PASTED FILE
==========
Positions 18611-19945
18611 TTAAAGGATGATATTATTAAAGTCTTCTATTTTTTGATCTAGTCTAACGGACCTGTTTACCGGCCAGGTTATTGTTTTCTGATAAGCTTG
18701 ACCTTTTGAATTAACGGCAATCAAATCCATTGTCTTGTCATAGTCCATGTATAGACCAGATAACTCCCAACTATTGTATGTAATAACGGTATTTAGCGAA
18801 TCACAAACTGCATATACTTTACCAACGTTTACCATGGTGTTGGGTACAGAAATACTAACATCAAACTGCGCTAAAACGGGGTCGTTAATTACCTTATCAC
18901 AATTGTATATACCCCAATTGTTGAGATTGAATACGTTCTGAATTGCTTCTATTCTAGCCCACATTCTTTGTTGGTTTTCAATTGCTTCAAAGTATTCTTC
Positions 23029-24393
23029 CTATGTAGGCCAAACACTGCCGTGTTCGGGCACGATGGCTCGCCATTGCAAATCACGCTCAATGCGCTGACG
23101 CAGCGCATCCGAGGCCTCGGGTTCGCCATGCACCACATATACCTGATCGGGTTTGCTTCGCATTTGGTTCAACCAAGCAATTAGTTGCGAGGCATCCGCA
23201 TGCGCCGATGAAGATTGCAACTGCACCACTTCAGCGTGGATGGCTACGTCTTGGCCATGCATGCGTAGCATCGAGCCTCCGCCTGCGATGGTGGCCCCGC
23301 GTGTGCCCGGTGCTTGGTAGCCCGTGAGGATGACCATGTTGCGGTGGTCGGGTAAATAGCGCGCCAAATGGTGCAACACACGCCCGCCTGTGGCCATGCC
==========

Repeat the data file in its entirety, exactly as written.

Positions 18611-19945
18611 TTAAAGGATGATATTATTAAAGTCTTCTATTTTTTGATCTAGTCTAACGGACCTGTTTACCGGCCAGGTTATTGTTTTCTGATAAGCTTG
18701 ACCTTTTGAATTAACGGCAATCAAATCCATTGTCTTGTCATAGTCCATGTATAGACCAGATAACTCCCAACTATTGTATGTAATAACGGTATTTAGCGAA
18801 TCACAAACTGCATATACTTTACCAACGTTTACCATGGTGTTGGGTACAGAAATACTAACATCAAACTGCGCTAAAACGGGGTCGTTAATTACCTTATCAC
18901 AATTGTATATACCCCAATTGTTGAGATTGAATACGTTCTGAATTGCTTCTATTCTAGCCCACATTCTTTGTTGGTTTTCAATTGCTTCAAAGTATTCTTC
Positions 23029-24393
23029 CTATGTAGGCCAAACACTGCCGTGTTCGGGCACGATGGCTCGCCATTGCAAATCACGCTCAATGCGCTGACG
23101 CAGCGCATCCGAGGCCTCGGGTTCGCCATGCACCACATATACCTGATCGGGTTTGCTTCGCATTTGGTTCAACCAAGCAATTAGTTGCGAGGCATCCGCA
23201 TGCGCCGATGAAGATTGCAACTGCACCACTTCAGCGTGGATGGCTACGTCTTGGCCATGCATGCGTAGCATCGAGCCTCCGCCTGCGATGGTGGCCCCGC
23301 GTGTGCCCGGTGCTTGGTAGCCCGTGAGGATGACCATGTTGCGGTGGTCGGGTAAATAGCGCGCCAAATGGTGCAACACACGCCCGCCTGTGGCCATGCC